Somewhere, someone in a major American city is likely to receive a file targeted advertising On Instagram or Facebook, the kind who appear simple lazy and semi-satirical but not-very-Lazy aesthetics tied to millennial culture, everything Labeled around several lines of eye-catching text. But this time, the text isn’t an advertisement for ADHD medication or an electric toothbrush. No, it’s for Essa, The person viewing it was carefully selected by an algorithm based on their perceived susceptibility to religious messages.
This is, in short, the product offered by the Colorado-based startup Gloo, which has been a new topic The Wall Street Journal Transfer. The company’s stated goal is to use its technology to find internet users in their time of need and then act as a religious medium connecting them to a church eager to grow their flock.
Unlike a political campaign ad that might try to focus On individuals who have History of handling political articles, memes or sports pagesGloo works in part by using technology to find users who are in a tight spot, the same types of people who Churches sought this long before the advent of the Internet. By looking at metrics such as demographics, research history, and buying behavior, Gloo claimed it could predict the characteristics of people in struggling marriages, those with anxiety, or even those who might be trying to break free from drug addiction, the magazine notes.
company Says Its online campaigns are specifically designed for people who “don’t usually go to church – but need to pray” or question aspects of their faith. Glo refers to this sea of daily internet vigilantes as “online explorers. ”
In a sense, Gloo ads are analogous to the hyper-singular digital ads of those memorable ads that streak across interstate highways: timeless classics like “Coincidence by desire“Written in flaming text, or this author’s personal favorite,”After you die, you will meeting GodGuarantee.” (This one has a spotty vital sign next to it.)
Fortunately, Gloo gives its ads a softer touch, but its targeted approach means it’s more likely to land in front of a desperate person’s eyeballs than its bulletin board brethren., or so the company go pitch.
For example, the Gloo website shows examples of ads that display images with text assuring readers that “Jesus suffers from anxiety,” “Jesus was born to a teenage mother,” among other association signals. expressions. Ultimately, Gloo says his goal is to help churches save time while still being able to serve (or at least reach) a wider audience.
“Now imagine with me for a moment,” a Gloo narrator said in a promotional video In her “He Gets Us” campaign, “What if, instead of all these ads, Jesus was the biggest brand in your city this holiday?” The company offers all these catchphrases on Instagram as a way to get explorers to encounter what they call true Jesus and push them to their website or, better yet, maybe even take a step forward and reach out to a local church. On the other side of the coin, Gloo’s website provides step-by-step instructions, examples, and templates for church volunteers that offer best practices for untangling these explorers as soon as they show an interest.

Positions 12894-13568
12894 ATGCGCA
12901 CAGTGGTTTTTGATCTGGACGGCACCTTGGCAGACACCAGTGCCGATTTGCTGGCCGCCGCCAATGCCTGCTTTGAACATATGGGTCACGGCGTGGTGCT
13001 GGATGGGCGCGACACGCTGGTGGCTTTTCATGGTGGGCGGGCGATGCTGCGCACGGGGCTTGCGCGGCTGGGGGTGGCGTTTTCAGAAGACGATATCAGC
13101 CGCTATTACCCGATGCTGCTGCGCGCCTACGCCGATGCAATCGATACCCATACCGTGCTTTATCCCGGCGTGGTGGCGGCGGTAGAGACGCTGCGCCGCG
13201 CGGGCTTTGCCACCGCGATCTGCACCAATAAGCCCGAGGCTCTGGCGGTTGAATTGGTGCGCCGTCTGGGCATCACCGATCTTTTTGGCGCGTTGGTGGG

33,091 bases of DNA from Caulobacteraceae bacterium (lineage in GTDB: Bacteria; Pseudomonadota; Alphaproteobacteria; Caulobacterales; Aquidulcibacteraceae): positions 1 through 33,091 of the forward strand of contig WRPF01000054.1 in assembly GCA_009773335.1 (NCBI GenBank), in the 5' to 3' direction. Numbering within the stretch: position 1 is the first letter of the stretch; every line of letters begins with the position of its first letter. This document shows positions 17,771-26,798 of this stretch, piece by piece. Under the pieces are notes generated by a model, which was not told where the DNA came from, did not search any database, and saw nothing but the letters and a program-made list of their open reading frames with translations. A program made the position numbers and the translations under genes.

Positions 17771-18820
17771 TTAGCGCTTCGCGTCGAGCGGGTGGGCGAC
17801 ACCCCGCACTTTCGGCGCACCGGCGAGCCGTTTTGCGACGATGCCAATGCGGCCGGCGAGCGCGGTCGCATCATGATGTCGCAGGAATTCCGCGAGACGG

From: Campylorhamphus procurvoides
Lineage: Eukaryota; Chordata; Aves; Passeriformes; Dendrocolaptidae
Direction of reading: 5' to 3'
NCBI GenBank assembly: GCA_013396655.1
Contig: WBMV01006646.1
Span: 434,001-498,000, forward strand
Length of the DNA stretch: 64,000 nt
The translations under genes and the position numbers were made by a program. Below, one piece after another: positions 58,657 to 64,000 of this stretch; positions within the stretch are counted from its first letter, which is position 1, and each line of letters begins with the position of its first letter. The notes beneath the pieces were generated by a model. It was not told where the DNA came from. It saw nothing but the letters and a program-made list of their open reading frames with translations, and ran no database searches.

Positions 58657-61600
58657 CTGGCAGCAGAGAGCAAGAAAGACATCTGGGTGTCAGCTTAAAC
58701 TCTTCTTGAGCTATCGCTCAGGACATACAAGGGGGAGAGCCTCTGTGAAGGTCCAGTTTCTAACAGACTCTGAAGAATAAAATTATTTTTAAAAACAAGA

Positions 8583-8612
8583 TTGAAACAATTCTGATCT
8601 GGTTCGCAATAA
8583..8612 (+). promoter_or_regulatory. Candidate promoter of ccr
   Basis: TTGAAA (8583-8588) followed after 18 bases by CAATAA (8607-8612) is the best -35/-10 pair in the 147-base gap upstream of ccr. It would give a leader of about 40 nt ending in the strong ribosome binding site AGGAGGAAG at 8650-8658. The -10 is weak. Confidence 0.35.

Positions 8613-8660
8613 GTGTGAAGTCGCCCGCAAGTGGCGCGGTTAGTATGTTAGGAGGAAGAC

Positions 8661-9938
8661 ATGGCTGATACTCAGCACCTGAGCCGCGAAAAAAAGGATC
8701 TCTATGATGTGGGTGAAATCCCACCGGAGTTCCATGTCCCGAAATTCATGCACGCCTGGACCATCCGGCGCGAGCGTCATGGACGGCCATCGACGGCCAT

“We believe this is the right thing to do, and Gloo is committed to doing it the right way,” a Gloo spokesperson told the newspaper.
In addition to advertisements, Gloo also creates websites that attempt to connect distressed individuals with churches for care. These web pages link to specific search terms such as “unity” or other failed marriage terms. The company claims that at least 30,000 churches have partnered with Gloo to use its services and says it has anonymous digital profiles of about 245 million people in the US. Outstanding pay. The magazine notes that Gloo is $1,500 per year.
Services don’t stop at the recruiting level either. Gloo also provides its partners (in this case, churches) data analytics that showcase relevant community issues. This means, in theory, that churches can then take that data and use it to help deliver craft services or sermons that resonate with their community. Think Moneyball, but with original sin and the impossibility of substance. These ad campaigns aren’t free of course, and Gloo says they can afford the practice A pool of funds comes from shareholders and donors. The eager new churches offer religious recruits the possibility to increase Gloo’s fundraising pool even more.
Regardless of the honesty of Gloo’s stated mission, the company relies on the same kinds of targeted advertising technologies that have raised alarm bells activists And lawmakers in recent years, in particular next Cambridge Analytica 2018 Facebook scandal. Every day internet users are generally uncomfortable with targeted ads. The majority (51%) of adults in the United States to wipe by YouGov in 2019 said they believed targeted advertising represented an inappropriate use of personal opinions. This view has remained relatively consistent even when gender, age, income, region, and political affiliation are taken into account.
These concerns have helped inspire a series of new data privacy laws in California And many other US states that limit the spread of targeted advertising, though they fail to garner any meaningful support for a federal privacy standard that can be applied globally across the country. So far, Glo told the magazine he follows all privacy laws of California and other states. At the same time, one of Gloo’s many major resources is owned by Google announce Its intent is to prevent websites from using third-party cookies, a change that is likely to have an as-yet-undefined impact on targeted advertising as a whole.